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Author(s): 

Mahmoud A Al Hajji1, Jaafer Jasem Alobaid2, Ahmed Abbas3

Author Affiliations: 

1Consultant Neurologist, Department of Internal Medicine-Neurology/Neurophysiology Unit, King Fahad Hospital Hofuf, Saudi Arabia; 2Consultant Neuroradiologist, Department of Radiology/Neuroradiology Unit, King Fahad Hospital Hofuf, Saudi Arabia; 3Consultant Clinical Neurophysiologist, Department of Clinical Neurophysiology, Birmingham City Hospital, Birmingham, UK

Correspondence to: 

Ahmed Abbas, Department of Clinical Neurophysiology, Birmingham City Hospital, Birmingham B18 7QH, UK  Email: ahmed.abbas4@nhs.net

Journal Issue: 
Volume 49: Issue 2: 2019
Cite paper as: 
J R Coll Physicians Edinb 2019; 49: 141–2

A female in her forties with glaucoma was admitted with a cluster of focal epileptic seizures consisting of impaired awareness, forced head turning to the left, and jerking of the left upper and left lower limbs. Following stabilisation, neurological examination detected a left homonymous hemianopia and mild left hemiparesis. The focal nature of her seizure semiology and persisting neurological signs suggested the possibility of a right hemispheric structural lesion, thus further investigation with neuroimaging was required.

CT of her brain revealed asymmetric mild atrophy affecting the right occipital lobe (Figure 1a) and right parietal lobe (Figure 1b), and foci of right gyral calcification (Figure 1b). An incidental small right subdural haematoma was also apparent on MRI of her brain (Figure 2a and 2b). More importantly, gadolinium contrast administration showed abnormal enhancement of the right intracranial meninges, both outer (dural) and inner (leptomeningeal) leading to a striking serpentine pattern of enhancement filling the right parieto-occipital sulci (Figure 2c and 2d). This characteristic constellation of imaging abnormalities allowed us to reach a diagnosis of Sturge–Weber syndrome (SWS), despite careful clinical inspection of her skin showing no abnormality.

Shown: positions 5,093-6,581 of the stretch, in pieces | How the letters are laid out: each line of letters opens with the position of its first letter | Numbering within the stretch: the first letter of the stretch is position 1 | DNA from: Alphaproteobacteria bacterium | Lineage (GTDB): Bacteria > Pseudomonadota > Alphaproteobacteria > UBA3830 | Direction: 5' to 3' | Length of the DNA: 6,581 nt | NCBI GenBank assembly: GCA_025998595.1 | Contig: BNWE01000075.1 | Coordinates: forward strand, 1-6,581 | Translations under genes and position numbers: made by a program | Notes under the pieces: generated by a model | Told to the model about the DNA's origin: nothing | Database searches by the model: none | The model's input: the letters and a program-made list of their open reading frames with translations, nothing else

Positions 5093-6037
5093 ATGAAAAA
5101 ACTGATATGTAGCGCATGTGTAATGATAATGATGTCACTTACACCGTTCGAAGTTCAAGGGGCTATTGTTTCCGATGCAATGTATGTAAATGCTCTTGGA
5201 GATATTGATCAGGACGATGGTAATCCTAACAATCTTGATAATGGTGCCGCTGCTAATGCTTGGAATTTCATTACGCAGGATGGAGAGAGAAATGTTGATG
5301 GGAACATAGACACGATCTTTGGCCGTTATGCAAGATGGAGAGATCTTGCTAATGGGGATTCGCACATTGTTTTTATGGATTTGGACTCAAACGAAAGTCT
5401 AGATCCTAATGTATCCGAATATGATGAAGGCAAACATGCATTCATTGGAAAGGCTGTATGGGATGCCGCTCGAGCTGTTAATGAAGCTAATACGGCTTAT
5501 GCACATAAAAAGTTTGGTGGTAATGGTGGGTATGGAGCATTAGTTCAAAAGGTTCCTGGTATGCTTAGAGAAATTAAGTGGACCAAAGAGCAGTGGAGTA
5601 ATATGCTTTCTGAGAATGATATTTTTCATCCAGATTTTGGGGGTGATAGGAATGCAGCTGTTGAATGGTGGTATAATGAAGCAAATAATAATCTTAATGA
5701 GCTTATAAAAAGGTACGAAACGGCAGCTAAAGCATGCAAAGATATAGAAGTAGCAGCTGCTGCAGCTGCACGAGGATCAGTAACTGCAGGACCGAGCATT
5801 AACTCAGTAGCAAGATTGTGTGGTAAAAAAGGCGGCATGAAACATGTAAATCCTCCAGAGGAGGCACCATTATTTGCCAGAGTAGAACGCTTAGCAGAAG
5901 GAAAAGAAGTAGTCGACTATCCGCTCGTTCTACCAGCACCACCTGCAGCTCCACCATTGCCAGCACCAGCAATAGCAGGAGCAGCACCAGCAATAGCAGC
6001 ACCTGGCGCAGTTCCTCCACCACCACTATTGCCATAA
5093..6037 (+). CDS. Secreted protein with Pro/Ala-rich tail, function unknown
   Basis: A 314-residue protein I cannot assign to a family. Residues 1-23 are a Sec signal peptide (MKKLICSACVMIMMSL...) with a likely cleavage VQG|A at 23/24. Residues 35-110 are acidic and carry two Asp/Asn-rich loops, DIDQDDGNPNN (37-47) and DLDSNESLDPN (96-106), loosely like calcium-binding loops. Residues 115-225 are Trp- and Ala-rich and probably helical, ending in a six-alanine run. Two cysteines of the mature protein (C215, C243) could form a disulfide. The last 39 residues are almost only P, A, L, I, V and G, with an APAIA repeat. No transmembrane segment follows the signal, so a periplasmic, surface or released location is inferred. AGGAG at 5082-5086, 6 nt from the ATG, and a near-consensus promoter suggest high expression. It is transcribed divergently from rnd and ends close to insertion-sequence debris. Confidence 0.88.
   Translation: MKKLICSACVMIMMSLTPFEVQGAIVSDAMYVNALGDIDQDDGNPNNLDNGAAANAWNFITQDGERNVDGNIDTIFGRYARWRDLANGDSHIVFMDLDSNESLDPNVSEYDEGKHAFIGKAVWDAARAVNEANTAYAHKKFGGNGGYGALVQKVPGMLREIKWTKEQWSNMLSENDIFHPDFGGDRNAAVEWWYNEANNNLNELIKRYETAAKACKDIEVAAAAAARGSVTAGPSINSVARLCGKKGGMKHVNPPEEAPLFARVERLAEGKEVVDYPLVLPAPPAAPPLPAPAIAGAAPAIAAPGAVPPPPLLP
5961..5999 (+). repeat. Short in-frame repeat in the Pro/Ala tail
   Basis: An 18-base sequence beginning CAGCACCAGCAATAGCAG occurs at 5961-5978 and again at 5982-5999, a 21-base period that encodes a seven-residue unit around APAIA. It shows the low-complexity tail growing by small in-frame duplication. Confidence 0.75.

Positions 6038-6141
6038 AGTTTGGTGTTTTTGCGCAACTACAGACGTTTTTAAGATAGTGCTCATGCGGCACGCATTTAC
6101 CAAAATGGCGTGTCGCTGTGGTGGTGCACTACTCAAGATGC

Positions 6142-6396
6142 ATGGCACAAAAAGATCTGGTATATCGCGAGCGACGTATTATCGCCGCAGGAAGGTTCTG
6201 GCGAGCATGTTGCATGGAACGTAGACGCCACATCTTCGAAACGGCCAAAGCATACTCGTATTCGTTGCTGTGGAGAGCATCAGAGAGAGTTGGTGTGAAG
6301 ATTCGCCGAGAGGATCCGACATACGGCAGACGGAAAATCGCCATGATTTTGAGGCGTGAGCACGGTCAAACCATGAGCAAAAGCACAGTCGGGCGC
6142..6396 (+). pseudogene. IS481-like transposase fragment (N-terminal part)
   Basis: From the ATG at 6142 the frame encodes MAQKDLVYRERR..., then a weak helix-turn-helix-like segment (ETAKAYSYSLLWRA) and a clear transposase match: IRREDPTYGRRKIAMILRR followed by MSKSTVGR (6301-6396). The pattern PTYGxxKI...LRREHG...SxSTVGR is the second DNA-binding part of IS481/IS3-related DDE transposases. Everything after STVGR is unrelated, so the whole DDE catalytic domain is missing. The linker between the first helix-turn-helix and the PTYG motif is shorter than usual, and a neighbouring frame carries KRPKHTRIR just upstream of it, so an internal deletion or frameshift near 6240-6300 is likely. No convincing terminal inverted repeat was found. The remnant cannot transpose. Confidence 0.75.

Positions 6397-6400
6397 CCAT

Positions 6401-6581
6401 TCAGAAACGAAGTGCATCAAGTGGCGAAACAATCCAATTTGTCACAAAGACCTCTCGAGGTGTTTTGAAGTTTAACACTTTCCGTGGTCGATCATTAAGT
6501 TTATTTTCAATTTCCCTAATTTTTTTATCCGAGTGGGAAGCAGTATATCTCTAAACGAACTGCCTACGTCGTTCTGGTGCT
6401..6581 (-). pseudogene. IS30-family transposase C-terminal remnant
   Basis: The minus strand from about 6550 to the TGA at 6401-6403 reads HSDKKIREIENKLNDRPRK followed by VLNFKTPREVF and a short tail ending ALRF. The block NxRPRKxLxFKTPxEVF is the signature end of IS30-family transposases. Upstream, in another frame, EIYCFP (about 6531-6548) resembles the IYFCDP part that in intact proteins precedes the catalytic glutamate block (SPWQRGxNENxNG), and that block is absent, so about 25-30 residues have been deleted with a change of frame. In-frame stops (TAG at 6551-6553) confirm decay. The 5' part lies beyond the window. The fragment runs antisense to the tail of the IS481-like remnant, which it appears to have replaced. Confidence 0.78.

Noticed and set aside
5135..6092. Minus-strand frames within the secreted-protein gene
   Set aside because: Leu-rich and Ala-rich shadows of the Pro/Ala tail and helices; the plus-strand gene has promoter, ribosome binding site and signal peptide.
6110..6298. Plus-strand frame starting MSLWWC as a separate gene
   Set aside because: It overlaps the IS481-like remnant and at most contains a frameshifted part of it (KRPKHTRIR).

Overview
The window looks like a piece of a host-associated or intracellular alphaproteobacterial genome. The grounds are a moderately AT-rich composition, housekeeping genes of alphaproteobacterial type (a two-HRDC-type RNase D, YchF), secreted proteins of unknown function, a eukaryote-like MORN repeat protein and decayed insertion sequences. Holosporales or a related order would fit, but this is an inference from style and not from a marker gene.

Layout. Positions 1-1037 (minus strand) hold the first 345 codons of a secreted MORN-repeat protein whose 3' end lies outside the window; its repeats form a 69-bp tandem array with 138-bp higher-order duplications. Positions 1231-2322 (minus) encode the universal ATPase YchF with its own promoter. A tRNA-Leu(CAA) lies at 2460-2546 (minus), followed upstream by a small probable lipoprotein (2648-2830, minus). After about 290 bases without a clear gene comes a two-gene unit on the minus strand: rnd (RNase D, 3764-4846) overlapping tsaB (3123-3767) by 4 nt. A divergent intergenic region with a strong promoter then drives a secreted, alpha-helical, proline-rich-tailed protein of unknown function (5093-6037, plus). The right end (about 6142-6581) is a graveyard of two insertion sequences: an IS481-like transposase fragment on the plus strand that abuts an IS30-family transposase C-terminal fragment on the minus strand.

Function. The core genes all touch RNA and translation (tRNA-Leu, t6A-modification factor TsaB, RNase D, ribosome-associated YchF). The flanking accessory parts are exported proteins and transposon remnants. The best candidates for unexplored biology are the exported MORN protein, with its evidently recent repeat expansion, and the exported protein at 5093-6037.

Figure 1 (a, b) CT brain axial images

Figure 2 MRI brain axial (a) T2 and (b) T1 images, and T1 contrast-enhanced (c) axial and (d) coronal brain images

SWS is a sporadic neurocutaneous disorder classically encompassing the recognised triad of facial port-wine nevus, ipsilateral intracranial involvement (leptomeningeal angiomatosis) and glaucoma.1 Diagnosis is generally straightforward since the port-wine nevus is both characteristic and difficult to overlook. Facial nevus can occur without intracranial abnormalities (type 2 SWS) and rarely, in around 10%, leptomeningeal angiomatosis manifests without the distinctive port-wine nevus (type 3 SWS).1,2 Clinical identification of type 3 SWS is more challenging, as in the absence of cutaneous involvement, accurate diagnosis relies primarily upon an awareness of type 3 SWS and recognising compatible imaging evidence of leptomeningeal angiomatosis.

Typical neuroimaging features of SWS as exemplified by our patient include cerebral hemiatrophy (most often affecting parietal and occipital lobes), ipsilateral gyral calcification, ipsilateral prominent choroid plexus (also seen in Figure 2c) and ipsilateral leptomeningeal angiomatosis visualised as vascular serpentine contrast enhancement.3 Neurological features may include seizures, headaches, stroke-like episodes, hemiparesis, visual field defects and cognitive impairment. These most often manifest in childhood, although adult presentations are also recognised.4 Glaucoma and endocrine abnormalities, particularly growth hormone deficiency and central hypothyroidism, are also encountered. Multidisciplinary management involving neurology, ophthalmology, dermatology and endocrinology input is essential.4

Our case demonstrates that a high index of suspicion allows recognition of SWS without any cutaneous involvement, in the appropriate clinical context and supported by characteristic neuroimaging features described above.

Acknowledgement

The authors would like to thank Professor Mohamed Jan whose Neuroscience Forum enabled collaboration on this case.

References

1 Sudarsanam A, Ardern-Holmes SL. Sturge-Weber syndrome: from the past to the present. Eur J Paediatr Neurol 2014; 18: 257–66.

2 Comi AM. Sturge-Weber syndrome. Handb Clin Neurol 2015; 132: 157–68.

3 Nandigam K, Mechtler LL, Smirniotopoulos JG. Neuroimaging of neurocutaneous diseases. Neurol Clin 2014; 32: 159–92.

4 Bachur CD, Comi AM. Sturge-Weber syndrome. Curr Treat Options Neurol 2013; 15: 607–17.

No abstract.
Financial and Competing Interests: 
No conflict of interests declared